Let’s say you’re on maintenance which is up for renewal later this year. You currently have a perpetual license of AutoCAD 2018. If you accept this offer, you will always retain that AutoCAD 2018 license. You switch to subscription and pay the maintenance amount for one to three years. Your subscription fee is guaranteed to rise by no more than 20% total by year five.

As long as you continue to pay subscription, you get access to new releases (2019, 2020, etc). If you decide to no longer renew your subscription at any point, you can no longer use the new releases, … Full post

New Autodesk subscription offer to perpetual license holders

Don’t get too excited. Autodesk’s recent attempt to price-force perpetual license maintenance customers onto subscription (rental) remains in place, unchanged and just as unappealing as before. If you’re one of those customers, there’s nothing new here of interest to you.

This new offer, at 30% off the normal but extremely high subscription price, is at first sight even less appealing than the approximately 60% saving that the above offer provides. But it’s aimed at different customers, and there’s the remote possibility that such customers might find it worthwhile.

The new offer is called FY18 Q1 Autodesk – Global Field Promotion and is aimed at bringing into the rental fold those customers who hold old perpetual licenses that are not on maintenance. If you have an old AutoCAD Release 14 lying around that has never been upgraded, or an AutoCAD 2007 license where you allowed the maintenance … Full post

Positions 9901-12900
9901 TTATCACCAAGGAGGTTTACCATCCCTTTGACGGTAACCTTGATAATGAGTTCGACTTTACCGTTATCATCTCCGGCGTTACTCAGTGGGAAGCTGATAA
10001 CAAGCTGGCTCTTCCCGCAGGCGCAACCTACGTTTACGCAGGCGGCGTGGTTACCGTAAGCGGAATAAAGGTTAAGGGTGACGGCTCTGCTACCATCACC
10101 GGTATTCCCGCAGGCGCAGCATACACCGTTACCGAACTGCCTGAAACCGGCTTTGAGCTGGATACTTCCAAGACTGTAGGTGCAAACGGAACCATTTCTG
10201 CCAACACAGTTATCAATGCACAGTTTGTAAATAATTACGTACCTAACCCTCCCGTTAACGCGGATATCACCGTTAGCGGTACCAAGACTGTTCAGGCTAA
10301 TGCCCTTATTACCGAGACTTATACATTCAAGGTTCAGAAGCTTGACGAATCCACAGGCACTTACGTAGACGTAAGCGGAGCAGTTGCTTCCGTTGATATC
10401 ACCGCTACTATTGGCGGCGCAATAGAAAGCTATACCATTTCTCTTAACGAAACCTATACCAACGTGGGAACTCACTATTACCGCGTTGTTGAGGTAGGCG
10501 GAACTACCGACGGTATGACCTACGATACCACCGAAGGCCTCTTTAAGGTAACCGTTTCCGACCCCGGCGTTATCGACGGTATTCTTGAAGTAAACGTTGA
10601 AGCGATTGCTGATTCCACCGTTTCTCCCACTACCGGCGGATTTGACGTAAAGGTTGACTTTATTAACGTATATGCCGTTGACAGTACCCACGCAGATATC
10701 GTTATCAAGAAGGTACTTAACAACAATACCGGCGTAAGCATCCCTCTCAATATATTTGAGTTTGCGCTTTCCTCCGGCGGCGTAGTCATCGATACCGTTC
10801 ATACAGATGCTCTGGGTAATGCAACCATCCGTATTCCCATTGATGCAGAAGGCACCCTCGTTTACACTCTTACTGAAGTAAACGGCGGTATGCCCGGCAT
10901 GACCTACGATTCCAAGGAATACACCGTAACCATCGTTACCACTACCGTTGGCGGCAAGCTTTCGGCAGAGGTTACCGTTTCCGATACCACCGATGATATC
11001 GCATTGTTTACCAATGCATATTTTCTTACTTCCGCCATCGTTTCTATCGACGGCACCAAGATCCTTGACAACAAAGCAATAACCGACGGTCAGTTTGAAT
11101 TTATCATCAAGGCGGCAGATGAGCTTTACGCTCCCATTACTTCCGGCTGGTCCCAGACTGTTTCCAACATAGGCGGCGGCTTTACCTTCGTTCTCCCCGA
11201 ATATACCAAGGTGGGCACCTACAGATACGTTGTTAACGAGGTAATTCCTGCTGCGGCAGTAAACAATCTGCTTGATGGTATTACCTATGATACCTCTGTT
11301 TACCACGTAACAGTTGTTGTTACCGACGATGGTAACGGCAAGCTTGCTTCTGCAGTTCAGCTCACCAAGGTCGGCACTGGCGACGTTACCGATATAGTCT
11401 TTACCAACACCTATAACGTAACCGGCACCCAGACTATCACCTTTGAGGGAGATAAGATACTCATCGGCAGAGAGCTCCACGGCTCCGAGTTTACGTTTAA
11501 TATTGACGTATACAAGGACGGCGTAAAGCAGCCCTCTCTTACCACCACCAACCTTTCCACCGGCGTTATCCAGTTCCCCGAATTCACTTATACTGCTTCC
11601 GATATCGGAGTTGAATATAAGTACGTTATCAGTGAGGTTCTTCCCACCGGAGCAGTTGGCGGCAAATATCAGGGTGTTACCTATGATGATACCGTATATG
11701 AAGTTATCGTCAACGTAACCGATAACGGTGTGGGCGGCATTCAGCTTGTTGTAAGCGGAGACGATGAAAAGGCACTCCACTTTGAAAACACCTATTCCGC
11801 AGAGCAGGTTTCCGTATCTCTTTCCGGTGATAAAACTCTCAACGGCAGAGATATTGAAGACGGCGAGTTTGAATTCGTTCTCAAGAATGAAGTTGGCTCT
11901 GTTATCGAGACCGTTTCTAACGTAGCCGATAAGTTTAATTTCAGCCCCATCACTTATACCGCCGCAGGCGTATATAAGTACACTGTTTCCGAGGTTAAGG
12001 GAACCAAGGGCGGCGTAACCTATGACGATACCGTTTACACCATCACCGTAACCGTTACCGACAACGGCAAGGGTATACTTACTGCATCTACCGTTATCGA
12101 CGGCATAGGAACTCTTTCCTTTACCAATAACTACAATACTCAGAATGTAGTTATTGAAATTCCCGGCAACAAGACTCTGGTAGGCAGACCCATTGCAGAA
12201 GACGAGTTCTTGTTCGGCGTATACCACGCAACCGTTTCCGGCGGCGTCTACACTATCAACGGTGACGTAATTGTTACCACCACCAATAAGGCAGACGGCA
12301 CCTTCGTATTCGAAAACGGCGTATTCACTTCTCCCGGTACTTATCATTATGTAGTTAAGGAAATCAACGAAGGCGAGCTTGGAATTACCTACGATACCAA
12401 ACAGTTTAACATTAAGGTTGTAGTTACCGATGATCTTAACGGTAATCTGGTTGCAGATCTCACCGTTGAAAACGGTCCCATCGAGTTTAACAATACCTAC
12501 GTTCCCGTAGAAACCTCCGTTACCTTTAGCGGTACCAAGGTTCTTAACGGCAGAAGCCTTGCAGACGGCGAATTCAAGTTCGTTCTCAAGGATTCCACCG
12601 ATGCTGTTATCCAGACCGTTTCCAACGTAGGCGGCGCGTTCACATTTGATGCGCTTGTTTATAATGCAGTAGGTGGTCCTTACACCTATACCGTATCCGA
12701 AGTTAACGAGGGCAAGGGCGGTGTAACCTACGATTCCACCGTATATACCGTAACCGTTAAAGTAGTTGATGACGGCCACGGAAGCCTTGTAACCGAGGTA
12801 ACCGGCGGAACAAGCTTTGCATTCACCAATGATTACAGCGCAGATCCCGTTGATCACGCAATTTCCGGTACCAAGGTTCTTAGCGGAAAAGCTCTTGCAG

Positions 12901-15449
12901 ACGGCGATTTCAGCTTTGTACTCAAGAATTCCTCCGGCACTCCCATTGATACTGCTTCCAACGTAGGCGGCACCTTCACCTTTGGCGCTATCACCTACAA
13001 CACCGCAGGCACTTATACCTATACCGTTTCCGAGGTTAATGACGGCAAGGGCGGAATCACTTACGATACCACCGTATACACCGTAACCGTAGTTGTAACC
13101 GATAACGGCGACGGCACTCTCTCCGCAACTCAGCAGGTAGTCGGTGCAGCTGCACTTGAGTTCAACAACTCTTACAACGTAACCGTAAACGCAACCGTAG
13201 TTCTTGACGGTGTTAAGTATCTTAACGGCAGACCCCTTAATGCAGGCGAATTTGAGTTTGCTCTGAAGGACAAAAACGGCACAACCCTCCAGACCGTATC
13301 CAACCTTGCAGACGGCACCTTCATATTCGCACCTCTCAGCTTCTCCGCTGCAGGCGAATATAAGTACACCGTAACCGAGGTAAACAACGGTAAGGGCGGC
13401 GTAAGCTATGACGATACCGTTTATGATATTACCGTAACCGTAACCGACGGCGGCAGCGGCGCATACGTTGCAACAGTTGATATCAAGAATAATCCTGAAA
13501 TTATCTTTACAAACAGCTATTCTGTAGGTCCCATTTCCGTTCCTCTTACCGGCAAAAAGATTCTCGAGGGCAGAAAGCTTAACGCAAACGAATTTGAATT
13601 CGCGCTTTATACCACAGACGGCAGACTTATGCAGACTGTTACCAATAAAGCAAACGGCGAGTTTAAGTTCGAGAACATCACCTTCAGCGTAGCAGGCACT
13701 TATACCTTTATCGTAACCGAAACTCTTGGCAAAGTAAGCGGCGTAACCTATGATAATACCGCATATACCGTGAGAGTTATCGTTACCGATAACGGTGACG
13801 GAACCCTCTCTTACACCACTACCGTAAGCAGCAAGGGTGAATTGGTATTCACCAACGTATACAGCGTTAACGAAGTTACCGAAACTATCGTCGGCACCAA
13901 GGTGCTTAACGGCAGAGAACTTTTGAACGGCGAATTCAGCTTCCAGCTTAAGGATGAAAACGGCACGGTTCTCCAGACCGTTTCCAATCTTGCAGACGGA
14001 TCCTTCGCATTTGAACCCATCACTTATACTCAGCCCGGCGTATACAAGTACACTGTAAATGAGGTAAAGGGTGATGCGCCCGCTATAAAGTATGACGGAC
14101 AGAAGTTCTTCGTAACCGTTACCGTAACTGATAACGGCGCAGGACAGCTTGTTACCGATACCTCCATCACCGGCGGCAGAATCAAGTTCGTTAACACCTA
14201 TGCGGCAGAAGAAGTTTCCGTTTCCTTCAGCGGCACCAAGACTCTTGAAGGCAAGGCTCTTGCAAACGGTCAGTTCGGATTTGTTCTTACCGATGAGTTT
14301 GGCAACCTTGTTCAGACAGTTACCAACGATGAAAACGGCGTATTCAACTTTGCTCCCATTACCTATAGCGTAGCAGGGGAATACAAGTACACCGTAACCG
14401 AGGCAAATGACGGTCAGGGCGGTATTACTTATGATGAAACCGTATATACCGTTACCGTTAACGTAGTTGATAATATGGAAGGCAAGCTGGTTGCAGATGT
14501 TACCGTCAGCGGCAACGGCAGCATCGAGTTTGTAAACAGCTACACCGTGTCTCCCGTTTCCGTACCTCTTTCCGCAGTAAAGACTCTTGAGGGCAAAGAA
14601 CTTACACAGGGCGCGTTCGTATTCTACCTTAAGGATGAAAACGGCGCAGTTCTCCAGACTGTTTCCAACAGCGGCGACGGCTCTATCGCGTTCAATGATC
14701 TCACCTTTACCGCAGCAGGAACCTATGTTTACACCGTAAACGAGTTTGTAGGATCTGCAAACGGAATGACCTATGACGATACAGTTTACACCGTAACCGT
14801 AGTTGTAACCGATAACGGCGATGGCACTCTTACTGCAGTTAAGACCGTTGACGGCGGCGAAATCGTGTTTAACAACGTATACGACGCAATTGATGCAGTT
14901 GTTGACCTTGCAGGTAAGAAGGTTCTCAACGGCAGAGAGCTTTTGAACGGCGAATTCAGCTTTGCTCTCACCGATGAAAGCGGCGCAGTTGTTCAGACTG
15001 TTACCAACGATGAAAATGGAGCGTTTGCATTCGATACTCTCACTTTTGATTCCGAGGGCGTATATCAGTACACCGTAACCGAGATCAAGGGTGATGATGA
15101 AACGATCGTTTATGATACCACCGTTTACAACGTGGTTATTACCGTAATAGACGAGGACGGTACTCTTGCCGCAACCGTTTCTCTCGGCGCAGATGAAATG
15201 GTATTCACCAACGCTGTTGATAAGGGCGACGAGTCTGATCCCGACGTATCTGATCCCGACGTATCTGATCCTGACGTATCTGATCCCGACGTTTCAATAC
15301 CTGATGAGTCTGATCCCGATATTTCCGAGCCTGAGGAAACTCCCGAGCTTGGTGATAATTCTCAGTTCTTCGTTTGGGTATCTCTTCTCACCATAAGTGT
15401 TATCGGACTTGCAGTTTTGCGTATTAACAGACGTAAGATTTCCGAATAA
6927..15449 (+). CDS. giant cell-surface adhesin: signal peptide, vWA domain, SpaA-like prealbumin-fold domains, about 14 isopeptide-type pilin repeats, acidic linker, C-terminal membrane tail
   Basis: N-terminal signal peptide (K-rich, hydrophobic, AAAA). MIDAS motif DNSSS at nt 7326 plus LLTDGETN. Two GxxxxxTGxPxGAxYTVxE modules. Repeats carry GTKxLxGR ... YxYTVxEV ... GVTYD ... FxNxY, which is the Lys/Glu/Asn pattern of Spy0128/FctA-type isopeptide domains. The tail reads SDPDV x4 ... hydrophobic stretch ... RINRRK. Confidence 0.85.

Ask Teresa from Autodesk your maintenance and subscription questions

As a follow-up to the Pixel Fondue video I posted earlier, Greg reports:

Since then Teresa Anania (Teresa from the letter) has contacted me and has agreed to do a pixelfondue livestream and answer some questions people may have. So…if you want to ask Teresa something directly post your question here and I will send it to her. I obviously can’t guarantee that I will ask (or she will answer) all questions. Teresa is (to her credit) reaching out to customers in a more personal way here – and maybe we can help her understand our feelings about AD’s move to subscription, especially how it pertains to current license holders.

Teresa Anania is Autodesk’s Senior Director, Subscription Success. It is indeed commendable that Teresa is prepared to step out of the Autodesk PR safe zone and field questions and comments from real people in an environment … Full post

AutoCAD 2018 – 2/10, would not rent

It must be March, because another AutoCAD has just been launched. Despite this one being codenamed Omega, I’ve been assured it’s not the final AutoCAD release. The good news is that AutoCAD 2018 is twice the upgrade that 2017 was. But hold your excitement, because the bad news is that 2017 was only a 1/10 upgrade.

Autodesk has continued the well-established tradition of acting like a low-quality sausage machine, reliably popping out consistently unexciting products at regular intervals.

Here’s what’s in this year’s underwhelming sausage: